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Loving Relationships May Help Block Pain
Simply seeing a loved one's photo helps people endure distress, study finds

(HealthDay News) -- Thinking about a loved one might help reduce physical pain, according to U.S. researchers, who said their findings show the importance of social relationships and of staying emotionally connected.

The University of California, Los Angeles, study included 25 young women who'd been in a good relationship with a boyfriend for more than six months. Moderately painful heat was applied to the women's forearms as they looked at photos of their boyfriend, a stranger and a chair.

"When the women were just looking at pictures of their partner, they actually reported less pain to heat stimuli than when they were looking at pictures of an object or pictures of a stranger," study co-author Naomi Eisenberger, an assistant professor of psychology and director of UCLA's Social and Affective Neuroscience Laboratory, said in a news release from the Association for Psychological Science. "Thus, the mere reminder of one's partner through a simple photograph was capable of reducing pain."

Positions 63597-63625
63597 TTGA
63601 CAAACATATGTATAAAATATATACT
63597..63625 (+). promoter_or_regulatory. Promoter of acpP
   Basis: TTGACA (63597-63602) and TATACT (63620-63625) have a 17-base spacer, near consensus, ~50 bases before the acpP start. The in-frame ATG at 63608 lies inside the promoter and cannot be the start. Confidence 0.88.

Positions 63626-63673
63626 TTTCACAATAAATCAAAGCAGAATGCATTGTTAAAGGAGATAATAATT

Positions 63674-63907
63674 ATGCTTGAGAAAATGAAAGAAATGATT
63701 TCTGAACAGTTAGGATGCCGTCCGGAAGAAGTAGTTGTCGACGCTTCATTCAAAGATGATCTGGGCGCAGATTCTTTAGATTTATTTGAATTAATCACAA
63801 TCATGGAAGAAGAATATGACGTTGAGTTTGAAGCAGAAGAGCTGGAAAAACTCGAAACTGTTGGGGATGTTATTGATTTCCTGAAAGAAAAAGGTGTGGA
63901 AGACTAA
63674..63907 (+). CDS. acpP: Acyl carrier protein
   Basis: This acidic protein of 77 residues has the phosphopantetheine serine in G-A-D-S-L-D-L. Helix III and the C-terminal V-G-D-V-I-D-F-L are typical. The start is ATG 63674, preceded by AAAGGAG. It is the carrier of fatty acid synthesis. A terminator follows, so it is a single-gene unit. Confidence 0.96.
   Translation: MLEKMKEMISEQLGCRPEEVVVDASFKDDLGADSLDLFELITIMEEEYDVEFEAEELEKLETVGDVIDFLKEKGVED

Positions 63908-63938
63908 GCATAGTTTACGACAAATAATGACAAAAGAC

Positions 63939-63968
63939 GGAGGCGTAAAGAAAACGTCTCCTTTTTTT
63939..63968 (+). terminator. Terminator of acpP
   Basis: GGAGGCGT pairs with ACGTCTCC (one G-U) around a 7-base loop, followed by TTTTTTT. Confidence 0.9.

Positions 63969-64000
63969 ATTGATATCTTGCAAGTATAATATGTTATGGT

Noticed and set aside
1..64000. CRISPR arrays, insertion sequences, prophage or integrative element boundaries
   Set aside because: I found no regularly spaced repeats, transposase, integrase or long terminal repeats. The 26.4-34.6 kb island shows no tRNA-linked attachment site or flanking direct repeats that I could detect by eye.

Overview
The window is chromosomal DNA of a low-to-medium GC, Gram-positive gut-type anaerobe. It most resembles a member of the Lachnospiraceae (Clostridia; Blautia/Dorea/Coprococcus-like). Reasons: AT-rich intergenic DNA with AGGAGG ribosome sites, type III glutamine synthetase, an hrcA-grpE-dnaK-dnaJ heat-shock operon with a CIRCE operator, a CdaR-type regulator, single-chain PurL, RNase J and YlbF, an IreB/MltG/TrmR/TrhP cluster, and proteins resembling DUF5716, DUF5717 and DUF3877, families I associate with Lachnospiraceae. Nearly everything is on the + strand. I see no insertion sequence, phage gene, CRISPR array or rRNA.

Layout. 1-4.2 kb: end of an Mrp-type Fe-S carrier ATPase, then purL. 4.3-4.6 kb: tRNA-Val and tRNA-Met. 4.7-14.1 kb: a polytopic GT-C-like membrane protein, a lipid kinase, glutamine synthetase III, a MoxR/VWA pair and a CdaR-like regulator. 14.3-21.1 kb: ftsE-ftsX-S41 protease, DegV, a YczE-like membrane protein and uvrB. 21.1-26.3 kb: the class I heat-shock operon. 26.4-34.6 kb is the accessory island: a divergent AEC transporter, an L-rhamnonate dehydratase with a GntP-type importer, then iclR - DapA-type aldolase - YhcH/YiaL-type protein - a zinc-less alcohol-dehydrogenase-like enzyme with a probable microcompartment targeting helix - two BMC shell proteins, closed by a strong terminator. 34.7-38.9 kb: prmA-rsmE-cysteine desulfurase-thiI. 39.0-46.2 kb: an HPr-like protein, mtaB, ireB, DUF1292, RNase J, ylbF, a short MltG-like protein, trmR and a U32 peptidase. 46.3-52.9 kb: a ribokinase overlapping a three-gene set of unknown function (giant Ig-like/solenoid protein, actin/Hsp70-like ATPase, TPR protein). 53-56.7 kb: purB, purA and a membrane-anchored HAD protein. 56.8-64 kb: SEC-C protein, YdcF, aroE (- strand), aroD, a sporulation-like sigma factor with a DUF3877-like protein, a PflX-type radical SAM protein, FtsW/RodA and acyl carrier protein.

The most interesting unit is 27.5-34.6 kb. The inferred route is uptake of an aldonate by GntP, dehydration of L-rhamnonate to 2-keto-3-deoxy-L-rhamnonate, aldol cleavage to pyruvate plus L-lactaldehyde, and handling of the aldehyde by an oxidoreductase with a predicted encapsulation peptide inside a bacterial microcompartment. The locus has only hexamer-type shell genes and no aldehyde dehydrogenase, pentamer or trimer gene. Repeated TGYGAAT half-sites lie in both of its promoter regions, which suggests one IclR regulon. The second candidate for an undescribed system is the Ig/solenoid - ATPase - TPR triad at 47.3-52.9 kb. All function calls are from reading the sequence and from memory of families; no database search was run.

"This changes our notion of how social support influences people," Eisenberger explained. "Typically, we think that in order for social support to make us feel good, it has to be the kind of support that is very responsive to our emotional needs. Here, however, we are seeing that just a photo of one's significant other can have the same effect."

In another experiment, the women reported less heat-related pain when they held the hand of their boyfriend, compared with when they held the hand of a stranger or held a squeeze ball.

The findings are published in the November issue of Psychological Science.

"This study demonstrates how much of an impact our social ties can have on our experience and fits with other work emphasizing the importance of social support for physical and mental health," Eisenberger added.

More information

The National Pain Foundation offers pain management tips.

-- Robert Preidt

SOURCE: Association for Psychological Science, news release, Nov. 13, 2009

Last Updated: Nov. 26, 2009

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